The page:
Cyprus Journalists Join Forces to Build a Bridge Against Hate
Journalists in Cyprus have launched a ground-breaking programme to help break an information impasse that has been in place since Turkish military action in the north led to the division of the country in 1974.
Leaders of journalists’ unions and the two media councils, responsible for self-regulation of media on both sides of the divide, met in the demilitarised buffer zone that separates the country’s Greek and Turkish-speaking communities on October 9 for a series of meetings with Harlem Désir, the recently-appointed Representative on Freedom of the Media of the Organisation for Security and Co-operation in Europe (OSCE).
Désir, whose office leads the only intergovernmental media watchdog in the world covering 57 countries, announced two new initiatives in support of Cypriot journalists.
Firstly, a pioneering media exchange project, which for the first time will see selected young journalists from neighbouring communities working in the newsrooms of media outlets on the other side of the political divide.
In a separate session with the young journalists taking part in the exchange, Harlem Désir urged them to use the opportunity to strengthen links with other colleagues and to share the benefits of their experience with their home audiences.
“This project will widen the professional networks of young journalists,” he said, “and it will increase understanding in both communities about the lives of their neighbours.”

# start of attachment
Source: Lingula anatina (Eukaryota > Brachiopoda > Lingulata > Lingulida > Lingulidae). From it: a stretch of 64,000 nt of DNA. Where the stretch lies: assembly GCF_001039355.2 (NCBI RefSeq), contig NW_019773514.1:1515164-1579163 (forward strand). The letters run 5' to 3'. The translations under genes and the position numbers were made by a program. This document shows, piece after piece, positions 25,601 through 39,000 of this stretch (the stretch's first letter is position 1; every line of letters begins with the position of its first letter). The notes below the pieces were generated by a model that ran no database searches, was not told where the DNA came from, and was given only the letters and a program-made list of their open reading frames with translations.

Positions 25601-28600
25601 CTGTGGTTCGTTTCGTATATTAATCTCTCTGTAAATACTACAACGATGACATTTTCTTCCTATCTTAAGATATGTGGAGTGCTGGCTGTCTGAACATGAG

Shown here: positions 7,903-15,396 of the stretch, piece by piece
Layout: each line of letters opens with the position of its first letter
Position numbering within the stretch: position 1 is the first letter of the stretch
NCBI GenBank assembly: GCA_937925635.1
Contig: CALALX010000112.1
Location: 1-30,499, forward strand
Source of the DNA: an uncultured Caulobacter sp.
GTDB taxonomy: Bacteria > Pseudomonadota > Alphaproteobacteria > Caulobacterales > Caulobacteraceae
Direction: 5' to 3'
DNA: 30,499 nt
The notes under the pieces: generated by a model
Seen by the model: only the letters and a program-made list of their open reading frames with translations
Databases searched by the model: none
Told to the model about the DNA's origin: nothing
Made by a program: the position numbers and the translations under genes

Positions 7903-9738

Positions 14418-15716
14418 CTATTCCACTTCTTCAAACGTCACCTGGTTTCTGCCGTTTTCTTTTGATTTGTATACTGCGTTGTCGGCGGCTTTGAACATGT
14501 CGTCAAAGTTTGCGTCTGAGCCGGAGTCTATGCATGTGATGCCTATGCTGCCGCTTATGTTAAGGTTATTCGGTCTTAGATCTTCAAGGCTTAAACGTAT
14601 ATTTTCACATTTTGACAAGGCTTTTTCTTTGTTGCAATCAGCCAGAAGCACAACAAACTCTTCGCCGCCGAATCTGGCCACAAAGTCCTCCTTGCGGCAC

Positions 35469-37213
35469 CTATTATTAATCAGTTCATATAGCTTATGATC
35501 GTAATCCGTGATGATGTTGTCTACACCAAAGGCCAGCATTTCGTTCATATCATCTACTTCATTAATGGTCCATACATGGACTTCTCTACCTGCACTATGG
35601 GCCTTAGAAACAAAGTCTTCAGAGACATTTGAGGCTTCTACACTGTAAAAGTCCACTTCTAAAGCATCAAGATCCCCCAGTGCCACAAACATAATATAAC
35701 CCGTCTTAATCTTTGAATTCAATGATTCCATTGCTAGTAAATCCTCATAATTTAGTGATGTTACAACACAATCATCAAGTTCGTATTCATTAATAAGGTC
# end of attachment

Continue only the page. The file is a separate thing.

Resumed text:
At the same time, the country’s two press councils and unions of journalists gave their unanimous backing to a proposal for the creation of a joint glossary of insensitive words and potentially inflammatory speech to counter stereotypes and hate speech in media reporting.
The glossary initiative will be produced in Greek, Turkish and English and the Director of the Ethical Journalism Network, Aidan White, has been asked to lend his support and edit the glossary.
White told the meeting that the initiative reinforces efforts to strengthen journalism across the island. He said: “It is also a signal that political and community leaders, many of whom are to blame for intemperate speech in the first place, must also watch their language.”
The meeting is the latest phase of Cyprus Dialogue, a bi-communal effort launched in March this year. The programme brings together Turkish Cypriot and Greek Cypriot journalists to strengthen media and journalism.
In April, the EJN and the European Federation of Journalists supported a one-day meeting on ethical journalism, self-regulation and improving working conditions which involved OSCE experts and 40 journalists from both communities including leaders of the Cyprus Journalists’ Union, the Turkish Cypriot Journalists’ Union and the Basin Sen Press Workers’ Union.
All three organisations signed a joint memorandum in which they agreed to work together and to support all journalists on issues of safety and security, access to information and strengthening ethics and quality of journalism.